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Project description helpers

Motivation

One of the inconveniences of Xcode when we use it with large projects is that it doesn't allow reusing elements of the projects other than the build settings through .xcconfig files. Being able to reuse project definitions is useful for the following reasons:

  • It eases the maintenance because changes can be applied in one place and all the projects get the changes automatically.
  • It makes it possible to define conventions that new projects can conform to.
  • Projects are more consistent and therefore the likelihood of broken builds due inconsistencies is significantly less.
  • Adding a new projects becomes an easy task because we can reuse the existing logic.

Reusing code across manifest files is possible in Tuist thanks to the concept of project description helpers.

Definition

Project description helpers are Swift files that get compiled into a framework, ProjectDescriptionHelpers, that manifest files can import.

Structure

Tuist is not opinionated about the files structure and the content in them so it's up to you to give them a structure that makes sense for your project.

You can import them into your manifest file by adding an import statement at the top of the file:

// Project.swift
import ProjectDescription
import ProjectDescriptionHelpers

Location

Tuist traverses up the directories hierarchy until it finds a Tuist directory. Then it builds the helpers module including all the files under the ProjectDescriptionHelpers directory in the Tuist directory. Below you find an example of a project with helpers:

Tuist
A global Tuist's directory
ProjectDescriptionHelpers
A directory that contains all the helpers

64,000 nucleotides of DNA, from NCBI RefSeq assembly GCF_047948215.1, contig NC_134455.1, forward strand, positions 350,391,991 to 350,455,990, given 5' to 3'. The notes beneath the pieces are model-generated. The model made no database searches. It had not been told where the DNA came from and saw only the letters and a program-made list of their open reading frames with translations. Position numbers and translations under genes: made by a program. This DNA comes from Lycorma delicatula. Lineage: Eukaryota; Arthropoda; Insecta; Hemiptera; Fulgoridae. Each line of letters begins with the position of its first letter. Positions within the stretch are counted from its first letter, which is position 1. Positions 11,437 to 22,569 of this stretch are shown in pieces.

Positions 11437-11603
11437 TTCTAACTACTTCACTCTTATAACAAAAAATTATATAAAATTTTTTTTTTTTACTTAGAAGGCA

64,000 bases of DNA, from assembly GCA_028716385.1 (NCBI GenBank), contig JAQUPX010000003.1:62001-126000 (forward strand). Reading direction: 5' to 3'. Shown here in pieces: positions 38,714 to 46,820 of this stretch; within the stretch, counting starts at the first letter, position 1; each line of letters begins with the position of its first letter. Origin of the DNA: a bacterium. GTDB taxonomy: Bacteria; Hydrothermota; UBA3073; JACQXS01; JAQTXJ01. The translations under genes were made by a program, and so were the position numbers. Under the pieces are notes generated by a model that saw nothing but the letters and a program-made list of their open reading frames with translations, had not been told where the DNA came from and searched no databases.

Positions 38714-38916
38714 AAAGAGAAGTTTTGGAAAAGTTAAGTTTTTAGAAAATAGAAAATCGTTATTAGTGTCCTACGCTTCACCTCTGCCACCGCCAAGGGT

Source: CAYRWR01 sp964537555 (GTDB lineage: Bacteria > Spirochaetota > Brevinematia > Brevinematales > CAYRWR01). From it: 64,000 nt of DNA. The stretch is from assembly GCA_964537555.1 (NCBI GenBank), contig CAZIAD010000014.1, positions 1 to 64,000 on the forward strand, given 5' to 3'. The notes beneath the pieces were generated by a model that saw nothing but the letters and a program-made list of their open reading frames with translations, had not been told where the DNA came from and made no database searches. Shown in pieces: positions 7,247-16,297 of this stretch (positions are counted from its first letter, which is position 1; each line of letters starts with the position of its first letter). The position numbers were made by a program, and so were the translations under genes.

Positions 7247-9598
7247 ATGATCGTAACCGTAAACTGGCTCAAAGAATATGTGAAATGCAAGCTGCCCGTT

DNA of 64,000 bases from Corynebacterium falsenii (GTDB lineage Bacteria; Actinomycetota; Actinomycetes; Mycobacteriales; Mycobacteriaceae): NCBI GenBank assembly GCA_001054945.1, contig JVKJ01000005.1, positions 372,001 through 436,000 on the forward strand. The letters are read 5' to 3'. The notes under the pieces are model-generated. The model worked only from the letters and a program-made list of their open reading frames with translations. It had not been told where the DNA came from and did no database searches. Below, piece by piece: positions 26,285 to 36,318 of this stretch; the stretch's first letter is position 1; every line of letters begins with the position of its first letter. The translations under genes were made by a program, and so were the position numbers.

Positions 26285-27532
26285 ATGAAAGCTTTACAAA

Project+Templates.swift
A helper that extends the Project with some templated initializers.
Projects
A directory that contains all the projects
App
A contains the app project
Project.swift
The app's Project.swift. It can import helpers.
Settings
A contains the settings project
Project.swift
The settings' Project.swift. It can import helpers.

Example

The snippets below contain an example of how we extend the Project model to add static constructors and how we use them from a Project.swift file:

Project+Templates.swift

import ProjectDescription
extension Project {
public static func featureFramework(name: String, dependencies: [TargetDependency] = []) -> Project {
return Project(name: name,
targets: [
Target(name: name,
platform: .iOS,
product: .framework,
bundleId: "io.tuist.\(name)",
infoPlist: "\(name).plist",
sources: ["Sources/\(name)/**"],
resources: ["Resources/\(name)/**",],
dependencies: dependencies),
Target(name: "\(name)Tests",
platform: .iOS,
product: .unitTests,
bundleId: "io.tuist.\(name)Tests",
infoPlist: "\(name)Tests.plist",
sources: ["Sources/\(name)Tests/**"],
resources: ["Resources/\(name)Tests/**",],
dependencies: [.target(name)])
])
}
}

Project.swift

import ProjectDescription
import ProjectDescriptionHelpers
let project = Project.featureFramework(name: "MyFeature")
Conventions

Note how through the function we are defining conventions about the name of the targets, the bundle identifier, and the folders structure.